# Intro to complex variables

1. May 2, 2006

### axeae

I'm wondering if anyone can recommend a good intro to complex variables book for an undergrad (calc1-3,diffeq). Preferably something that can be found cheap on amazon (Dover?)

2. May 2, 2006

### Tom Mattson

Staff Emeritus
I like the Schaum's outline myself.

3. May 2, 2006

### Staff: Mentor

There's a good short into in Appendix B of "Designing Digital Filters" by Charles Williams. It's a very good intro book to DSP. You can probably just check it out of your technical library, rather than having to buy the book. If you're interested in DSP at all, though, it's a good book to buy.

4. May 7, 2006

### axeae

Thanks for the suggestions. Tom Mattson, you were my Calculus I teacher. I have a few Shaum's Outlines but I was looking for something closer to an actual text book since I'm planning on self-studying.

Last edited: May 7, 2006
5. May 8, 2006

### mathwonk

the all time classic cheap intro, and excdllent, is by konrad knopp.

theory of functions, vols 1 and 2 are bound together in this paperback for $11. Product Details: ISBN: 0486692191 Format: Paperback, 320pp Pub. Date: August 1996 Publisher: Dover Publications the book by richard silverman is also good, based on work of markushevich. the remarkable thing abiout compelx anaklysis is it is such a classical and beautiful subject, it is ahrd for anyone to change it much, hence ahrd for anyone to mess it up, so almost all books are excellent. thus it makes little sense to pay a high price for a book of this nature. I happen also to like Lang's book at 50-60dollars, and there is a similarly priced, more advanced book by eli stein, princeton lectures, that looks impressive. 6. May 8, 2006 ### mathwonk or try this little number: a translation of the original 100 year old treatise by edouard goursat, presumably the man the cauchy goursat theorem is named after. this is a masterpiece. Wonder Book and Video 1306 West Patrick St Frederick MD, 21703 (301) 694-5955 Functions of a Complex Variable Goursat, Edouard US$ 7.19

7. May 8, 2006

It is indeed the same Goursat.

8. May 8, 2006

### Cincinnatus

I'm taking the class now, I really dislike the book the professor assigned for the class. I've been reading the book by Serge Lang instead and liking it much better.

9. May 8, 2006

### mathwonk

there are also several free sets of notes on the web.

10. May 10, 2006

### Tom Mattson

Staff Emeritus
Well howdy! Was it last summer?

When I took complex variables the textbook was the classic by Churchill and Brown. I found it tough to read at the time so I supplemented it with the Schaum's outline, and I got along just fine. The great thing about the outline is that there are a ton of solved problems in it. And of course, you now know about Physics Forums (aka, The Best Damn Website On The Internet, Period.)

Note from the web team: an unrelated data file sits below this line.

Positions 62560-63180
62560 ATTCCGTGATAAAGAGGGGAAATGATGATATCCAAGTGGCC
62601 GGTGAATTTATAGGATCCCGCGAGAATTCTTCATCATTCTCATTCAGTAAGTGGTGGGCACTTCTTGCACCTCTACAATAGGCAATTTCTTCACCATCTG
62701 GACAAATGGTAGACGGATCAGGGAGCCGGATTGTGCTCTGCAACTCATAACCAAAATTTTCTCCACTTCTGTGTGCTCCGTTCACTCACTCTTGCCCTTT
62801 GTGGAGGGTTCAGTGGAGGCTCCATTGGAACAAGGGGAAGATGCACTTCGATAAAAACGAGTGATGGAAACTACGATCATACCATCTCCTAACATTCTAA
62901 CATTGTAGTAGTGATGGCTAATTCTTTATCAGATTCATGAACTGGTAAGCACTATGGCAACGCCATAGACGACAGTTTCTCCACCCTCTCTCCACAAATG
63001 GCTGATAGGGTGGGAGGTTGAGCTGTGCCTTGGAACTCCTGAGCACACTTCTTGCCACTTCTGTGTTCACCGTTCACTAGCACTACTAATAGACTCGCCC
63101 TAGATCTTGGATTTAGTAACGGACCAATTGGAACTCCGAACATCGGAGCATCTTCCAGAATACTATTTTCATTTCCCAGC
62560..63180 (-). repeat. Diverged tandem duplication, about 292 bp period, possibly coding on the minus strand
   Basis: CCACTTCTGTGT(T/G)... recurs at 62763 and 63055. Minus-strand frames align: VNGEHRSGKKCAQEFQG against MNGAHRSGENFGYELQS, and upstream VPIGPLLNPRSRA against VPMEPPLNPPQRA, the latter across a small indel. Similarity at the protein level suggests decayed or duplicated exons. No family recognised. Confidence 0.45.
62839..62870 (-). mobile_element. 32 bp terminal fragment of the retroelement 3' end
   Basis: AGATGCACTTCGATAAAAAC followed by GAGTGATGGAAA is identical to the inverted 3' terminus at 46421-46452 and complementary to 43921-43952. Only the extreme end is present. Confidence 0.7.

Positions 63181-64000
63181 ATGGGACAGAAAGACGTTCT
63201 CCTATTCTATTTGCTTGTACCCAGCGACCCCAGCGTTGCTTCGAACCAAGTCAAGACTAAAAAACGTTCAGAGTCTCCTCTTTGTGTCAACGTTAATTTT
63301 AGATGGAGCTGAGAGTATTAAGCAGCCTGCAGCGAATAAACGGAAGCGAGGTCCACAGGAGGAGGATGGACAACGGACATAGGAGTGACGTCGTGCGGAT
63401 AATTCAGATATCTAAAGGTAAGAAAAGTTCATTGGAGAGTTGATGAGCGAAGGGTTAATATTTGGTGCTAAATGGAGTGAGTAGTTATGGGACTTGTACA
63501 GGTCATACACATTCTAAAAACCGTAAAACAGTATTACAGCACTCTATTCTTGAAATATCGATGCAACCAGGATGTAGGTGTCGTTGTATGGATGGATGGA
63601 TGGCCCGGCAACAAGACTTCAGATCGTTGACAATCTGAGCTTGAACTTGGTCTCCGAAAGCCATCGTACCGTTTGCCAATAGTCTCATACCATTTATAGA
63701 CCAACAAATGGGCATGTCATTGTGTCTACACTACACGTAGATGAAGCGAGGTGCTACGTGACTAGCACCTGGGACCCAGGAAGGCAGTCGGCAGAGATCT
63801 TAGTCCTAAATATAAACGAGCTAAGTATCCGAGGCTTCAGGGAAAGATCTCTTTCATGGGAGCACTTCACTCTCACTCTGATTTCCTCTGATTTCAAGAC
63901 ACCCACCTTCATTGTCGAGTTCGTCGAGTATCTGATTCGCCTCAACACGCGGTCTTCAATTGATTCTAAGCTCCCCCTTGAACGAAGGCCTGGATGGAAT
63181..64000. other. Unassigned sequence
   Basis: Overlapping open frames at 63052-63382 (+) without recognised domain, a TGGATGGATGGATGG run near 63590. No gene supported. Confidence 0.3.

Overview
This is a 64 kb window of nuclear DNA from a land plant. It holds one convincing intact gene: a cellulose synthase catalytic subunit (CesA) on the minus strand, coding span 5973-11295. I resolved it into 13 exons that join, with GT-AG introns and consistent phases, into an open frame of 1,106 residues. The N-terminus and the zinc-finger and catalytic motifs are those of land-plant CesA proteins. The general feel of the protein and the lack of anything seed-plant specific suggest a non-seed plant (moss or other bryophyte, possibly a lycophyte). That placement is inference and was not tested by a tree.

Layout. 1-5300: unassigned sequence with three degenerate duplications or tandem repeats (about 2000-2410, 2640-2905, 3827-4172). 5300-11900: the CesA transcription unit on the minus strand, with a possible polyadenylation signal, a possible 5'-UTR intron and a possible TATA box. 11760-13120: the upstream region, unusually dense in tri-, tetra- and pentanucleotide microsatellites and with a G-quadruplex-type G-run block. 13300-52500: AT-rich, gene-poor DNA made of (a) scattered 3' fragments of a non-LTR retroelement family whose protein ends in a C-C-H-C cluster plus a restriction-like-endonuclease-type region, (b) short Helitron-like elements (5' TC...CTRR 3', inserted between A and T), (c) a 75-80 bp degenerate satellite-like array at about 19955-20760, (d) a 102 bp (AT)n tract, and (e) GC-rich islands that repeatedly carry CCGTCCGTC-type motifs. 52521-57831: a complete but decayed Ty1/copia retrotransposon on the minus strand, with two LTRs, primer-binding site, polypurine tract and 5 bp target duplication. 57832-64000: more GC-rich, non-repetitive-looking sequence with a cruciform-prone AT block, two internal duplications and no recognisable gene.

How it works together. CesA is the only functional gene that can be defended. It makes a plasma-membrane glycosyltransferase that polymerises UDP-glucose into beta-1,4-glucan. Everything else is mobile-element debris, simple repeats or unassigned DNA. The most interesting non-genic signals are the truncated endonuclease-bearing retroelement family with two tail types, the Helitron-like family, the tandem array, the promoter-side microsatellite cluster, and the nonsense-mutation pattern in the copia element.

11. May 10, 2006

### eok20

The schaum's outline was the only text used in my complex variables course last semester and it's pretty good. Also, I just picked up Visual Complex Analysis by Needham and it is very good. It is not rigorous but really gives you a feel for the material and it has many interesting problems.

12. May 10, 2006

### mathwonk

my favorite is probably the book I taught from last time, and which John Tate used at Harvard in the 1960's, namely Elementary theory of functions of one and several complex variables, by henri cartan, now available as a cheap ($12.55 on B&N) dover paperback. i highly recommend it. The book by churchill is an old, not too rigorous, classic, but now sells for over$100 dollars new, which is ludicrous for math types as it is nowhere near in the league with cartan, not worth a fraction. of course used copies probably abound. i have also taught from churchhill, several decades ago, in the early 1970's, and found it amusing and instructive in the way the old thomas calculus book was instructive. i.e. nothing deep, but lots of practical hands - on engineering type problems and explanations.

i.e. you learn something, but not much theory. as i was reading through thomas in 1970 to prepare to teach from it, i remember saying to myself, "how interesting, a math book with no theorems. but gee i didn't know this example, or this one, and they are nice and illustrative."

you might read churchill for practical information and then cartan to find out what is going on. another great classic is the two volume work by einar hille. its the only book i have with the proof of the big picard theorem.